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Pathology and Pathophysiology

Wens SC, Kuperus E, Mattace-Raso FU et al.

Erasmus University, Rotterdam, The Netherlands.

 J Inherit Metab Dis 2014 Jan 10; Epub ahead of print.

Editor’s note: Pompe disease is caused by a deficiency of acid α-glucosidase, resulting in glycogen accumulation predominantly in skeletal, cardiac, and smooth muscle. The classic infantile phenotype presents during the first month of life and is characterized by progressive hypotonia, hypertrophic myopathy, and respiratory failure, usually leading to death in the first year. In contrast, in the non-classic phenotypes, the predominant characteristic is muscle weakness and, typically, there is no cardiac involvement. However, over the last 2 decades, it has been hypothesized that glycogen accumulation in the vascular smooth muscle can lead to vascular abnormalities, including increased aortic stiffness, in these patients. Aortic stiffness is clinically relevant as it is an independent risk factor for cardiovascular disease and death.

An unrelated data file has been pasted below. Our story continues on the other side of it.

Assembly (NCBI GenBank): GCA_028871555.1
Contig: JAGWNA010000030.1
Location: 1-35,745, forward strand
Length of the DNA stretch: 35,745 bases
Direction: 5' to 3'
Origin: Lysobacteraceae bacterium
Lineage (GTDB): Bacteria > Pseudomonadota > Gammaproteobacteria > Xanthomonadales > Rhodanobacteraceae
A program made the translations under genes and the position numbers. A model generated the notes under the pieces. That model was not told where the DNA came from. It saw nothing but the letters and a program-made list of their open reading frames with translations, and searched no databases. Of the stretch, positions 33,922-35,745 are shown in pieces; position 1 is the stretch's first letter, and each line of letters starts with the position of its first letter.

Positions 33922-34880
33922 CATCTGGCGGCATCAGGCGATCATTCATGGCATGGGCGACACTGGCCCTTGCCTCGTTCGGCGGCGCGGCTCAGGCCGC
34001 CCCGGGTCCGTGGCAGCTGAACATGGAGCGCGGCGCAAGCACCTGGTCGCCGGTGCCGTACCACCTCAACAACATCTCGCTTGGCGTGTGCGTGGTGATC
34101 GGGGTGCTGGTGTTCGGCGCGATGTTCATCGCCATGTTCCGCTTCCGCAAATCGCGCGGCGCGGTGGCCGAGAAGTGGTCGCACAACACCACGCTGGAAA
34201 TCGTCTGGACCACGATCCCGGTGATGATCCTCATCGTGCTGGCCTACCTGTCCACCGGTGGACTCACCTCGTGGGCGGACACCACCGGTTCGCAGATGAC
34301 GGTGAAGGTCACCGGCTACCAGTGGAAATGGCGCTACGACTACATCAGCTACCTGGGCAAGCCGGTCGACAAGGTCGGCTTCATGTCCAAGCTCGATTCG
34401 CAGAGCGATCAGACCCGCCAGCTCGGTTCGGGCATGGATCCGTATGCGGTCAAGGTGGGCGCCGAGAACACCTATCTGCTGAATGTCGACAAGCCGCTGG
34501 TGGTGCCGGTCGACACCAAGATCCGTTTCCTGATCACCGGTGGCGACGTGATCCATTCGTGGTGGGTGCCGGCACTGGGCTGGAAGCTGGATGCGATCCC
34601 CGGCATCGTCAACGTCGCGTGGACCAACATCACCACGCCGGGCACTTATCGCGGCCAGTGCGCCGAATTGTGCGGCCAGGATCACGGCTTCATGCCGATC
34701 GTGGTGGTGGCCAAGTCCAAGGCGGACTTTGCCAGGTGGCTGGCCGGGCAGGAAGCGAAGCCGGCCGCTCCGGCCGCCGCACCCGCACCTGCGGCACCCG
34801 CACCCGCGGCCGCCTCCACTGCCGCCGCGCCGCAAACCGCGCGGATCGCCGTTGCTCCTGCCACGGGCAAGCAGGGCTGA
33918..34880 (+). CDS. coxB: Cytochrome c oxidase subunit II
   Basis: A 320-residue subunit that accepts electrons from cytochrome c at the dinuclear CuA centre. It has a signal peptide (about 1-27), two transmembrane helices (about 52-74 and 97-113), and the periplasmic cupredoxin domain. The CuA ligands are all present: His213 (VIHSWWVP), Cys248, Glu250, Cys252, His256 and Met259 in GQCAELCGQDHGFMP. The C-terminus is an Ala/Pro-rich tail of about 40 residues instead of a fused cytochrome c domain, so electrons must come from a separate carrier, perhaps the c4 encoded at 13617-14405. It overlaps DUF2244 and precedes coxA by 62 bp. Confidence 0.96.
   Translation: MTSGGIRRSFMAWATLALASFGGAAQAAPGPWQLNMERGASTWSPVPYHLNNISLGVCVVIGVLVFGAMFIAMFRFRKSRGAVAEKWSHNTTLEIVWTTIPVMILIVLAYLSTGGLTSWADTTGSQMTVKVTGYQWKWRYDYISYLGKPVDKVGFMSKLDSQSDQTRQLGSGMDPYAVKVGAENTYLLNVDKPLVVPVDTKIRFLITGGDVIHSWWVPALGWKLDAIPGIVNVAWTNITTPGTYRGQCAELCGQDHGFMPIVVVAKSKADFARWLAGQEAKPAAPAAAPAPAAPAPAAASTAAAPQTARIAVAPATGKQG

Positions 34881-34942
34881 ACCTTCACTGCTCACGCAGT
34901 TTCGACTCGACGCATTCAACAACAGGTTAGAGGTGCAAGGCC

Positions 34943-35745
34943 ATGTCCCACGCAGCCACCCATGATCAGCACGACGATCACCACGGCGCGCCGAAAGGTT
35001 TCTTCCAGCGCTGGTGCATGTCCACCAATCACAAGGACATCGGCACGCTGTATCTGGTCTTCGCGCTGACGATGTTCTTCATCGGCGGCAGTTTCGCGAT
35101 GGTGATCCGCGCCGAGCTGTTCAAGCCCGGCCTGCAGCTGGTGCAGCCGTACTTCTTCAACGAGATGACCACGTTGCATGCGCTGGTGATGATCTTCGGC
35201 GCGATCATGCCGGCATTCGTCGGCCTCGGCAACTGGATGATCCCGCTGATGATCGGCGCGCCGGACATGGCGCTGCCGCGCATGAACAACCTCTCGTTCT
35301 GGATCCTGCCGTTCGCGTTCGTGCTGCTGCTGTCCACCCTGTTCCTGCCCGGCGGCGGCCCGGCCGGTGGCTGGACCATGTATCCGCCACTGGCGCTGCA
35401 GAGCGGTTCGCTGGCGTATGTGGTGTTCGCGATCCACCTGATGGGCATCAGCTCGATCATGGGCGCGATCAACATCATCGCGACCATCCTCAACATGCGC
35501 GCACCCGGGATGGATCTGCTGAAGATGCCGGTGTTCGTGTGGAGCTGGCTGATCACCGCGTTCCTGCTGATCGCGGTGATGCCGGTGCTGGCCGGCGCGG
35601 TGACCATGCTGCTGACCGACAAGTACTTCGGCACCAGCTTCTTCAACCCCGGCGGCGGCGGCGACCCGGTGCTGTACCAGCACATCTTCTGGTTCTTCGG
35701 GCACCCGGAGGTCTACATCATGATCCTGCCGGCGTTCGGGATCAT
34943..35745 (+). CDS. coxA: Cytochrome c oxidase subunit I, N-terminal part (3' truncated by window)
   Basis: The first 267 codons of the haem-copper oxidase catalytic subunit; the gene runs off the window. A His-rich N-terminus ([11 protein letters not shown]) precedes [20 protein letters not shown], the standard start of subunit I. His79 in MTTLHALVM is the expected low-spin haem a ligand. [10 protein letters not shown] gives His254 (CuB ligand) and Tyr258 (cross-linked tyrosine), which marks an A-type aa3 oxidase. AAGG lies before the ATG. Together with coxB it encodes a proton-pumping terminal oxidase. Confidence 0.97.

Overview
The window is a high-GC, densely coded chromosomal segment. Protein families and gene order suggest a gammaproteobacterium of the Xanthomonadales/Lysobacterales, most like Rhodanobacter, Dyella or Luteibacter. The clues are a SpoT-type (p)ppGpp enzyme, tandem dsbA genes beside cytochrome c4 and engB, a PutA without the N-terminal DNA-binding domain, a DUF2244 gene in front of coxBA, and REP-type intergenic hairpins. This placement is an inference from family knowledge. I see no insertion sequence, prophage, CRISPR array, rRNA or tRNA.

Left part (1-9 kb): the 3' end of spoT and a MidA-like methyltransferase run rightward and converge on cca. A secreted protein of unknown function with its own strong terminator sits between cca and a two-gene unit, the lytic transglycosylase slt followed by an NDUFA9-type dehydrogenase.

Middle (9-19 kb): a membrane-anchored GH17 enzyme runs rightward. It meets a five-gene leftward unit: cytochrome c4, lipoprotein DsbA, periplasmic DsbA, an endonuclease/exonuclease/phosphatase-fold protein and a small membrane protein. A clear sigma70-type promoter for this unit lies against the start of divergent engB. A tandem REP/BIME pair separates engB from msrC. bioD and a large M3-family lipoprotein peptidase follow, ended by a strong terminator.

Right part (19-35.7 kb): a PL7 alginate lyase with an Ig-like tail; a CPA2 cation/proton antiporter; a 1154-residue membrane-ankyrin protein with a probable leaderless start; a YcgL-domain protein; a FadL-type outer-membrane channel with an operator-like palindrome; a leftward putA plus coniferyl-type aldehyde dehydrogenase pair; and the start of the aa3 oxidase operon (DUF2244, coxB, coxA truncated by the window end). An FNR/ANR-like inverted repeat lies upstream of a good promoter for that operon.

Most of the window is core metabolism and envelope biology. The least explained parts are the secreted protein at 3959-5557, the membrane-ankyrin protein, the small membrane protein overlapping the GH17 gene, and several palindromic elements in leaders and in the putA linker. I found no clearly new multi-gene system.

The current authors used carotid–femoral pulse wave velocity (cfPWV), the gold-standard measurement of aortic stiffness, to determine whether this manifestation is a feature of non-classic Pompe disease. A total of 84 patients with non-classic Pompe disease and 179 age- and gender-matched control subjects were evaluated. cfPWV was found to be higher in the Pompe disease patients than in controls (8.8 m/s vs. 7.4 m/s; p<0.001), indicating increased aortic stiffness. This difference remained significant after adjusting for age, gender, mean arterial pressure (MAP), heart rate, and presence of diabetes. The Pompe disease patients were also more likely to have a history of hypertension (36% vs. 20%; p=0.005), and had a higher MAP (100 mmHg vs. 92 mmHg).

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